In European countries, professional opinions differ about the effectiveness, usefulness and satisfaction of a periodic health examination [9]. The European countries gradually refuse periodic health examinations in the health care system in favor of programs of individual screening.

THE AIM

A research on the legal regulation of periodic health examinations and screening as a two systems, which provides the implementation of prevention within the public health. Analysis of foreign experience such countries as Great Britain, USA, Austria, Germany, Australia, France, Italy and others.

MATERIALS AND METHODS

Research based on: Ukrainian legislation, European Union`s Law Acts, decisions of the ECHR, European`s member-states law, WHO Acts and Recommendations, scientific articles.

In general , the theoretical bases of our research are the following researches: Pashkov V. [10, 11], Ampuja M. [2], Hrekov Y., Hrekova M. [12], Burris S., Mays G. P. [4], Olefir A. [13,14], Holland W. [5], Harkusha A. [15, 16], Seballos R. [6], Gutorova N. [17,18,19] , Bytyak O. [20] Stoto M. A., Almario D. A., McCormick M. C. [7] and many others.

In addition, article is based on dialectical, comparative, analytic, synthetic and comprehensive research methods.

REVIEW AND DISCUSSION

There are no binding international agreements that would have regulated screening and periodical medical examinations as an important part of public health at present. The issue concerning legal regulation of screening and periodical medical examinations belongs to the competence of national states.

Screening and periodical medical examinations is closely related to human rights (the right to life, health, prohibition interference in private life and others), and this means that international standards in the field of human rights protection can be applied to this relation.

All questions related to public health are resolved at the level of international conferences and WHO Acts and Recommendations (for example, A Global Charter’s for the Public’s Health, Principles of screening).

The ECHR in its decisions indirectly established the obligation of States to ensure the functioning of the system screening. For example, states may also be under a positive obligation to prevent the spreading of contagious disease. For example, after finding a structural problem of inadequate medical care in Georgian prisons, the Court required the Georgian authorities to take the necessary legislative and administrative measures to prevent the spreading of contagious diseases, such as tuberculosis and hepatitis, in the prisons, to introduce a screening system for prisoners upon admission and to guarantee prompt and effective treatment [21, 22].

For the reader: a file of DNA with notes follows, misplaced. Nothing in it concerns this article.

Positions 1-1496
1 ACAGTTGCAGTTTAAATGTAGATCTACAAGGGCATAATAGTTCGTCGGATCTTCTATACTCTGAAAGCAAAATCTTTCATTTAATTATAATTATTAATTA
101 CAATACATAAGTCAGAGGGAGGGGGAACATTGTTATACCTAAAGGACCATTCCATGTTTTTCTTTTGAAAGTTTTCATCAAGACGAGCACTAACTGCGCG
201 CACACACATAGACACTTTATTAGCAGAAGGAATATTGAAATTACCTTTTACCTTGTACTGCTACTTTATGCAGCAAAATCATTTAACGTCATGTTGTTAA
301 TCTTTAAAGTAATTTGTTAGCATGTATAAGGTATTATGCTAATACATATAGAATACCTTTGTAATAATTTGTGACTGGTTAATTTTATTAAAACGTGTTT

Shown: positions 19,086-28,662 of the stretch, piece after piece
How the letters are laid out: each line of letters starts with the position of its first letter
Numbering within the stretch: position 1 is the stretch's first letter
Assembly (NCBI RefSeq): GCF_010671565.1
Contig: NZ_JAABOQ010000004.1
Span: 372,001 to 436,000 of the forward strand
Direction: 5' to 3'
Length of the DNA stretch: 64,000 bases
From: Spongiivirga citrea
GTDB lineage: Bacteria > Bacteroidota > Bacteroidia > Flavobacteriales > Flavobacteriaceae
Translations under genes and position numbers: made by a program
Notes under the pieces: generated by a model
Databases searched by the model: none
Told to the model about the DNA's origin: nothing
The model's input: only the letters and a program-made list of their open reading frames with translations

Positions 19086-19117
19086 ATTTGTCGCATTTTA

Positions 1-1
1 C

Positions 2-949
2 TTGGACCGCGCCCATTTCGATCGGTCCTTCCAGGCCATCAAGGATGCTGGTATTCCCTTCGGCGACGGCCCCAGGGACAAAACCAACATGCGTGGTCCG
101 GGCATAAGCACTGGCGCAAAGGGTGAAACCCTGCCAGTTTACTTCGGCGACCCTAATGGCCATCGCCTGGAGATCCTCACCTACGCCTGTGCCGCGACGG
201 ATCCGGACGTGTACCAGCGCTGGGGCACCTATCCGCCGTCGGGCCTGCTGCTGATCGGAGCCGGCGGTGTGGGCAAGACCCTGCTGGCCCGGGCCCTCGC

In Shelley v. the United Kingdom, a prisoner complained about a decision to provide disinfecting tablets instead of needle-exchange programmes as he was concerned that it failed to sufficiently address the risks caused by the sharing of infected needles. The Court found that there was no authority in the case-law that placed any obligation under Article 8 on a Contracting State to pursue any particular preventive health policy. While it was not excluded that a positive obligation might arise to eradicate or prevent the spread of a particular disease or infection, the Court was not persuaded that any potential threat to health that fell short of the standards of Articles 2 or 3 would necessarily impose a duty on the State to take specific preventive steps. Matters of health-care policy, in particular as regards general preventive measures, in principle fell within the margin of appreciation of the domestic authorities. Giving due leeway to decisions about resources and priorities and to a legitimate policy to try to reduce drug use in prisons and noting that some preventive steps had been taken and that the authorities were monitoring developments elsewhere, the Court concluded that there had been no violation of the applicant’s right to respect of his private life [23].

Experience in Europe shows that European countries refuse the system of periodical medical examinations (as usually periodical medical examination are not covered by medical insurance).

Germany and Austria are the only two EU countries that have a standardized periodic health examination in the basic package of its social insurance system. Every insured person (which are nearly all citizens) from age 19 on has a right to a health examination once a year (citizens fall under child and school health until age 19). Apart from the periodic health examination, there is programmatic screening for cervical and breast cancer [9].

However, periodical medical examinations are carried out by Europeans within the insurance medicine. Nevertheless, insurers, fearing cases of insurance fraud, also with caution refers to individuals who are trying to conclude a contract medical insurance. Therefore, insurers set preventive measures in the form of a requirement to do a medical examination by profile physicians.

Therefore, in order to obtain the European Health Insurance Card or a contract of voluntary medical insurance, applicants need to do professional periodical medical examinations in the professionals.

Thus, in the EU Member States along with the existing system screening there is also a system of periodic health examinations, which is closely related with the insurance medicine. The existence of these two systems provides the implementation of prevention within the public health.

The organization of Austrian social insurance security feels that the periodic health examination still (and probably more than in the past) appeals to a demand of the insured population and wants to continue the periodic health examination. However, at the same time there is need to reexamine the format of the periodic health examination and to bring it in line with the latest insights in (preventive) medicine and health care [9]. Considering that the health system has also become a symbol of prosperity and well-being in this country, it is must not be refused from the periodic health examinations, but rather to promote and encourage the population to do periodic health examinations.